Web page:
Evernote – This is a tool that I have been using for many years, but also one that I have had and on again, off again relationship. In 2015, this will become my primary workspace. I selected Evernote to be the place where I spend most of my working time because it offers a lot of advantages for distraction free working. Here are some of the key advantages that convinced me this was my perfect solution:
- Works on and offline, while syncing to all my devices—Mac Air, iPad Mini, and iPhone.
- Allows me to capture ideas, research, and content snippets from anywhere—web browser, Feedly, email, camera, and voice.
- Lets me organize and reorganize in any way that makes sense at the time. I can simple create notebooks, stacks, and tags to put content together to support current and future projects.
- I see potential in the future for key features that I value, like collaboration (work chat and sharing), presentation, and reminders.
Evernote will grow in my workflow. It will begin to facilitate and organize many of my new systems for business development, business strategy, some business administration activities, and the majority of my content creation.
QuickBooks Online – This is another one of those painful necessities. QuickBooks has gone through a very painful (for customers) transition to the cloud from a traditional desktop application. However, for our size and complexity of business it is really the only solution.
To lessen the pain and distraction of this poor tool I have limited my interaction to a few custom reports that I have built to capture the key metrics and drivers of my business. Everything else about this tool is managed by our office manager and accountant—bless their souls.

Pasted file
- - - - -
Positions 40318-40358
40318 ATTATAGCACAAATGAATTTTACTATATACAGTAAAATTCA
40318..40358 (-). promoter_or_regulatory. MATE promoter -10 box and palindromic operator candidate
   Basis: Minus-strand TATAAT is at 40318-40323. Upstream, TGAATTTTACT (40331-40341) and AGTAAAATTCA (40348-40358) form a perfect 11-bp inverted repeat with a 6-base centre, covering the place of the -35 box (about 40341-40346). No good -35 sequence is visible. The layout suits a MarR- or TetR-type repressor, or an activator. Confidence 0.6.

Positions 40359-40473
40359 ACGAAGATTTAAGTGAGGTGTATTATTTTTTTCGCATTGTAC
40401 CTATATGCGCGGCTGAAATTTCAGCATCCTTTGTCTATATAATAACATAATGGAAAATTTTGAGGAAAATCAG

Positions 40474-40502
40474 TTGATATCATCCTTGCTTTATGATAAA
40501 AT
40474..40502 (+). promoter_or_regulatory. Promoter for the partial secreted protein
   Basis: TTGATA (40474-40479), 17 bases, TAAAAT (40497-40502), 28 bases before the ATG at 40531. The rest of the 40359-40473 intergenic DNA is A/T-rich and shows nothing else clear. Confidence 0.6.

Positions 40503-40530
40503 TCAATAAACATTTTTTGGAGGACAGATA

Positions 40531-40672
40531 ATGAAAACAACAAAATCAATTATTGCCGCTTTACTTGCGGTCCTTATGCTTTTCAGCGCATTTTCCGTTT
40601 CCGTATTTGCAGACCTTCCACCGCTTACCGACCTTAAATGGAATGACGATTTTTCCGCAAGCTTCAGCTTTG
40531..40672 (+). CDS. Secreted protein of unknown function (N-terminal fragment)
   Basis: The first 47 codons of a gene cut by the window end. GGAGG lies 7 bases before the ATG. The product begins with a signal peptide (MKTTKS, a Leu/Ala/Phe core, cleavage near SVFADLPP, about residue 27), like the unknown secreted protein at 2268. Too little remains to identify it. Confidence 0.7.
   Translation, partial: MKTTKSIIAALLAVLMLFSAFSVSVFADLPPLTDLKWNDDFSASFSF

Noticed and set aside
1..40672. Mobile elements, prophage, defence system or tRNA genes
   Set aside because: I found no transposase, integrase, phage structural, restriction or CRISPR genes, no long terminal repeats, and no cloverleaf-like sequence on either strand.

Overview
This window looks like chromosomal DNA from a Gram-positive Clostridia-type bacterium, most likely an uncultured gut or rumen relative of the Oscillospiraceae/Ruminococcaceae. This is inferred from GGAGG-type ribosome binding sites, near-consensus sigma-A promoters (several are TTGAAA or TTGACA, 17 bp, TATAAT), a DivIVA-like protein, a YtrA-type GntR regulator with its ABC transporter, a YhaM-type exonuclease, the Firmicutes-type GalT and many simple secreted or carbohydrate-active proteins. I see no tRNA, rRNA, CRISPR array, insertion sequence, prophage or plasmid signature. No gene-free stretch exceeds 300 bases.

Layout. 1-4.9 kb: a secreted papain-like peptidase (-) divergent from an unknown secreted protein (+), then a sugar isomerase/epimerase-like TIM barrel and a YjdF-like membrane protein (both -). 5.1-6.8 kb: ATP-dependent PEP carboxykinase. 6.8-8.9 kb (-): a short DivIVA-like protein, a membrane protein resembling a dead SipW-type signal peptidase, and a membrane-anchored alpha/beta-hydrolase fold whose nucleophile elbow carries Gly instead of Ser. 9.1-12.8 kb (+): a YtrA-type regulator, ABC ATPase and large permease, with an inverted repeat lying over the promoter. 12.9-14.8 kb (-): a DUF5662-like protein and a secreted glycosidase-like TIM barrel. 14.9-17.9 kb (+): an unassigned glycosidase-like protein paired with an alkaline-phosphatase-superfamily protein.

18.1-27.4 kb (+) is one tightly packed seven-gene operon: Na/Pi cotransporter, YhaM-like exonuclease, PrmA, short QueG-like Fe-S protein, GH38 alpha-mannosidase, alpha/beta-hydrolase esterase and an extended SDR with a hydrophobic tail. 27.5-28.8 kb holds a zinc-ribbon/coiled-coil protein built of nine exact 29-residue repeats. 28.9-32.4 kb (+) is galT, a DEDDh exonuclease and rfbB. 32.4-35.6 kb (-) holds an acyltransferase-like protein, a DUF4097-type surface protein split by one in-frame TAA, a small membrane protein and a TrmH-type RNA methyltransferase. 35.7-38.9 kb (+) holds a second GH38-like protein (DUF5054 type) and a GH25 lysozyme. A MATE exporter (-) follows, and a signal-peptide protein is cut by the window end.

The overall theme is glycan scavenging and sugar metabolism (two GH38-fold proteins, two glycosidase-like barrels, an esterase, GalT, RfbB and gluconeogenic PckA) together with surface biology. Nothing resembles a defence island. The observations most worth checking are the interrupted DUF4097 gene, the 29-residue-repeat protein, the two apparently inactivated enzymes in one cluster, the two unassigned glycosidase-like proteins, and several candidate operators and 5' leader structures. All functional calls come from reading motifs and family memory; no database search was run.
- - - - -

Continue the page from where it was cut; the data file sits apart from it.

QuickBooks will continue to be important, but minimal in my daily workflow. I will use it to inform my business strategy streamline my business administration tasks.
Miscellaneous Tools – There are a few miscellaneous accessory tools that warrant mention.
- Snagit – I use this all the time to build specifications, documentation, and content for client and team communication as well as final deliverables and presentations.
- Skype – This is principal means of communication for Kaleidico. It’s not the perfect tool, but it is our primary means of bringing our entire team—virtual and distributed—into a central cohesive work environment.
- Spotify – I started this discussion with the word ‘focus’. When you’re looking to get things done and silence all outside distractions, nothing is better than your favorite play list. Spotify does this better than anything, for me.
That’s it. These are my tools. I’ve banned everything else as an unnecessary distraction.
I plan to spend the majority of my day in Evernote, transitioning to Google Docs to create final deliverables. Basecamp will be the nerve center of our agency; bringing together all of our discussions, tasks, and files—organizing our collaborative workflows towards project completion and delivery.
What are your thoughts? Do you agree with my tool diet to decrease distractions and increase focus? What would you do different?